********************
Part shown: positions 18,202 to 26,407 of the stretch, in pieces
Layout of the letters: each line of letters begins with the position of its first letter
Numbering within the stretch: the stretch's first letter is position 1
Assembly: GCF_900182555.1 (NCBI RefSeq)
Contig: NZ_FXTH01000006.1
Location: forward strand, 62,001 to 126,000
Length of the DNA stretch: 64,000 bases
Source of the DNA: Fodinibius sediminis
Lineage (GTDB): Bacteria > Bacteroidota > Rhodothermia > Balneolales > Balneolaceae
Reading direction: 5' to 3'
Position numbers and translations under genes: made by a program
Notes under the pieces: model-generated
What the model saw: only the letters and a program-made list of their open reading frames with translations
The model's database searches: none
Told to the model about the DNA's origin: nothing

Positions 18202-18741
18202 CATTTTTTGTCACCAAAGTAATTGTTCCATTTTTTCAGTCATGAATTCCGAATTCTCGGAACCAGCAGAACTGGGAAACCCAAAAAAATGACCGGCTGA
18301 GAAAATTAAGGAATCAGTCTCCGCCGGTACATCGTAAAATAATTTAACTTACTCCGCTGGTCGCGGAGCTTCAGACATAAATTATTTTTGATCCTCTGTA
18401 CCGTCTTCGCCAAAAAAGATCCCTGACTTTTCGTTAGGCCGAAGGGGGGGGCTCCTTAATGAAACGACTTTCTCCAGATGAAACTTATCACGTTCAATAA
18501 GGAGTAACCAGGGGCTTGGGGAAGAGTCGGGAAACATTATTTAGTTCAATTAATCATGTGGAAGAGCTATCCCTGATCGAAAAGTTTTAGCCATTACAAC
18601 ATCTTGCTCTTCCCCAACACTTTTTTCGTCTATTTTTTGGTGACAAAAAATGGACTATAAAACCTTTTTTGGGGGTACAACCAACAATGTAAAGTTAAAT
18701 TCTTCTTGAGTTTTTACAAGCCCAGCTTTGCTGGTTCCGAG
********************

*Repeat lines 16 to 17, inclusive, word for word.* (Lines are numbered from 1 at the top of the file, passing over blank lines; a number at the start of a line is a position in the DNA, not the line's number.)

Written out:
Positions 18202-18741
18202 CATTTTTTGTCACCAAAGTAATTGTTCCATTTTTTCAGTCATGAATTCCGAATTCTCGGAACCAGCAGAACTGGGAAACCCAAAAAAATGACCGGCTGA